7. I agree with both points. The first one seems obvious, and I can only speculate as to why they did that. The 245 is a lot more frequent than the 223. Maybe they didn’t want to saddle Main/140th/145th with infrequent service (maybe there are a lot more riders there). With a little more money, I would have the 223 run as frequently as the 245, and make a straight shot between Overlake and Eastgate. I would then have the 226 cover the easternmost areas of the 223 (by staying on Northrup Way and cutting back on 8th). That would mean a fast trip between Overlake and Eastlake, good frequency along each route, and really good frequency on the combined sections (if timed right). You would end up with a tiny bit less coverage, but that would be worth it.

        It does seem like the 240 should take a more direct routing to downtown Bellevue. Frankly, this one confuses me. The 240 is infrequent. It is taking over a section that is frequent. Maybe that section isn’t that popular, and can’t justify frequent service. But the 241 is infrequent as well. Swapping them (as you suggest) would seem like the better choice. The 241 could take over the Lake Hills Connector part, go through Eastgate and then (the very low density) Somerset area. It would need a layover in Factoria, but worse case scenario it loops back to Eastgate. This would be worse for Somerset, but better for riders on the 240. I have to assume there are a lot more riders on the 240.

        Making things even weirder is that the Lake Hills section is supposed to become RapidRide K in 2025 ( So maybe the 240 routing is just temporary. After they build the RapidRide K, they will send the 240 to South Bellevue (and on to downtown Bellevue).

    4. Route 8 rerouting: I’ve stated this in other posts, but I would have preferred that Route 8 went back to MLK at Massachusetts rather than stay on 23rd all the way to Rainier until it reaches Mt Baker TC. Everything south of Yesler on 23rd becomes redundant with 8 and 48 (and 7 and 106 on Rainier) while MLK will have no service for several blocks. In particular, the Rainier stops can barely handle two buses, let alone 4. Plus it’s taking buses on Rainier between 23rd and MLK two signal cycles to clear some of those intersections all through the day (not just typical commute hours).

      1. MLK is five flat blocks away in that area. That’s closer than the 49 and 10. Consolidating the corridor allows one very frequent corridor on 23rd. The Rainier segment may be for the eventual loss of the 106 in that area.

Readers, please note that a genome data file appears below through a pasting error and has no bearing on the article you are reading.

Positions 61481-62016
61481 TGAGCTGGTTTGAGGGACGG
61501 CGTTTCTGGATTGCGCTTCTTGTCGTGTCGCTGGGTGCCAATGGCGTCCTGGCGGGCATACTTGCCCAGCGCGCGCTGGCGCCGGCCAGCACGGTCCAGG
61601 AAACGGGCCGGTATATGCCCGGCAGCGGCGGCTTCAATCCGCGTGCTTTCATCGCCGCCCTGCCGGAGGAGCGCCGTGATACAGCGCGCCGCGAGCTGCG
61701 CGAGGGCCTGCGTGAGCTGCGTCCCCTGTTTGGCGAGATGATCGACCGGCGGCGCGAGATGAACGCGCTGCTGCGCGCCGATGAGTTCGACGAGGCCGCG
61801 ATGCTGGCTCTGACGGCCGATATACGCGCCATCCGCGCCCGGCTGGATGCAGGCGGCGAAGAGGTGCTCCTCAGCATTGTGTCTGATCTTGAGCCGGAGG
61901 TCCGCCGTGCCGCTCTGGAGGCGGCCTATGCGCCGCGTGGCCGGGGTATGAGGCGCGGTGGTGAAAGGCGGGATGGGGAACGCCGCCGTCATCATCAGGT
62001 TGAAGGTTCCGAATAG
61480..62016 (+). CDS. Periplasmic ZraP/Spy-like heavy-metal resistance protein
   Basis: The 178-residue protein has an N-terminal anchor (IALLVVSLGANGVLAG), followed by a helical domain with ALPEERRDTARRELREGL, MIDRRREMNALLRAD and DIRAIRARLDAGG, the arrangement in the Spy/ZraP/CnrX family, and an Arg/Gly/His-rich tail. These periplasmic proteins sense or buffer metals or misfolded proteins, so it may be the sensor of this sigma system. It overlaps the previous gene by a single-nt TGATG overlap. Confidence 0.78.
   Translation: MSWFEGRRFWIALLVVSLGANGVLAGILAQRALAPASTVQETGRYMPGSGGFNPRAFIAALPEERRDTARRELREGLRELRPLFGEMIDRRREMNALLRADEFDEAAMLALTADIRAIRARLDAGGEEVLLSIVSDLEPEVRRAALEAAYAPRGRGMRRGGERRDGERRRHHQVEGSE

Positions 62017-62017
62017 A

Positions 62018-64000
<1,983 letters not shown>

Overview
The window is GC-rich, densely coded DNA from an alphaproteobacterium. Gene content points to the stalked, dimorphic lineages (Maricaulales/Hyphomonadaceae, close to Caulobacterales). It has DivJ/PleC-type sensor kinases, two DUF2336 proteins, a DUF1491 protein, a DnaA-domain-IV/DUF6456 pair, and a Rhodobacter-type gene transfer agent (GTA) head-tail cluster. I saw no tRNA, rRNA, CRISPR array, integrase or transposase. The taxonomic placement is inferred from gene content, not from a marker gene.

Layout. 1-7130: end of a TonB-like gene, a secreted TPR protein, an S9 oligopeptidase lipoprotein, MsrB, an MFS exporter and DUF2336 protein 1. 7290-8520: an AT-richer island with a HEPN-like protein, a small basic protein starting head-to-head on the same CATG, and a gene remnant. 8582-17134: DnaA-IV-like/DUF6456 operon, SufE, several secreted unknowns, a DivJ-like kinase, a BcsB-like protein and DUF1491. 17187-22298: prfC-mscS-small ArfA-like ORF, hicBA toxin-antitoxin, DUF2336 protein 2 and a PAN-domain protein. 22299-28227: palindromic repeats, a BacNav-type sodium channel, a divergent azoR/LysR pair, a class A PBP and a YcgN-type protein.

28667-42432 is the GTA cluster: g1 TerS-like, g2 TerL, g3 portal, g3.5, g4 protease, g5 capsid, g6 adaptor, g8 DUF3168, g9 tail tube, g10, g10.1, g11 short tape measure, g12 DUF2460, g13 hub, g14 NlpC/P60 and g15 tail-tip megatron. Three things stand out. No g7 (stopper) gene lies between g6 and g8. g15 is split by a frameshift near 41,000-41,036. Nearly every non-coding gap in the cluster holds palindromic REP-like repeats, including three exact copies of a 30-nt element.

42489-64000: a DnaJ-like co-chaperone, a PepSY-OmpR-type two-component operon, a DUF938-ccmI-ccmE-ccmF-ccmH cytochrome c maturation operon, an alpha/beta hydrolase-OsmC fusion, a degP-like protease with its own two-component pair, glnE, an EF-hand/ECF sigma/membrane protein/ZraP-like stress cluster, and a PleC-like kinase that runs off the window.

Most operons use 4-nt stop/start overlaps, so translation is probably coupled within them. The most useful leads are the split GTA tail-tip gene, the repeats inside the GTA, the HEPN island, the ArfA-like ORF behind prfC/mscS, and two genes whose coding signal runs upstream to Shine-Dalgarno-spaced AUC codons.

2. Do you think Massachusetts is flat between MLK and 23rd? Holgate? Plum? It’s not scary but those streets are not flat, Mike. And residents east of MLK on those streets have quite a climb up to 31st (Route 14).

        And you are missing my point about bus congestion on Rainier. That’s four bus routes on a street with short bus stops and all-day traffic congestion. It’s going to take an 8 rider longer to reach Mt Baker TC from Judkins Park than it would if the bus used Massachusetts and MLK.

      3. It’s going to take an 8 rider longer to reach Mt Baker TC from Judkins Park than it would if the bus used Massachusetts and MLK.

        I doubt it, and my guess is that is why Metro decided on this routing. They didn’t want to spend time getting back to 23rd (an extra couple of turns). It is also quite possible this is simply the first phase of a more long term restructure (which was listed on the long range plan). Eventually the bus would go up to Beacon Hill via College Street. That would happen after that part of the 8 is split, in conjunction with the new RapidRide G (about a year after East Link).

        I also don’t mind extra buses along Rainier, as I think it pushes the issue. Rainier is long overdue for additional bus lanes (and a stop diet). Flooding the area with buses would make it hard for the city to ignore the problem.

      4. Route 8 southbound still has to turn at McClellan (instead of Jackson today or possibly Massachusetts) to make a right onto MLK and then enter the Mt Baker TC. This route southbound adds a new angled left turn from 23rf to Rainier.

        Northbound, using MLK and Massachusetts does require more turns (right on McClellan, left on MLK left on Massachusetts and right on 23rd.

        Honestly, I’m not sure if buses could make the right turn from Massachusetts to 23rd. That may be why Metro chose the proposed routing.